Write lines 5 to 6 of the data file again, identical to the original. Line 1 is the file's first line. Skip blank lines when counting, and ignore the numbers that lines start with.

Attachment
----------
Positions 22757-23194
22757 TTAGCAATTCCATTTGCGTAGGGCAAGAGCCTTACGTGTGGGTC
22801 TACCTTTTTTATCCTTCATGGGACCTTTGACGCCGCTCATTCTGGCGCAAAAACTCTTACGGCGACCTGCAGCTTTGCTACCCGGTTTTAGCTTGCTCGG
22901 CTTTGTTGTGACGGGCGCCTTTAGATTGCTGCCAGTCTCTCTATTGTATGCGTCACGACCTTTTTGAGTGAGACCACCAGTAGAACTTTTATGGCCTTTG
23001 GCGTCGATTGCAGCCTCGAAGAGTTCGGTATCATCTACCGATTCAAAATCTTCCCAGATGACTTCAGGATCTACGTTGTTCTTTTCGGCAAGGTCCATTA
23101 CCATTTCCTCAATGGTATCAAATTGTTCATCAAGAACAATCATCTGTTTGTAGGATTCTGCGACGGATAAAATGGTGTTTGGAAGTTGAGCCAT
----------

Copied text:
23001 GCGTCGATTGCAGCCTCGAAGAGTTCGGTATCATCTACCGATTCAAAATCTTCCCAGATGACTTCAGGATCTACGTTGTTCTTTTCGGCAAGGTCCATTA
23101 CCATTTCCTCAATGGTATCAAATTGTTCATCAAGAACAATCATCTGTTTGTAGGATTCTGCGACGGATAAAATGGTGTTTGGAAGTTGAGCCAT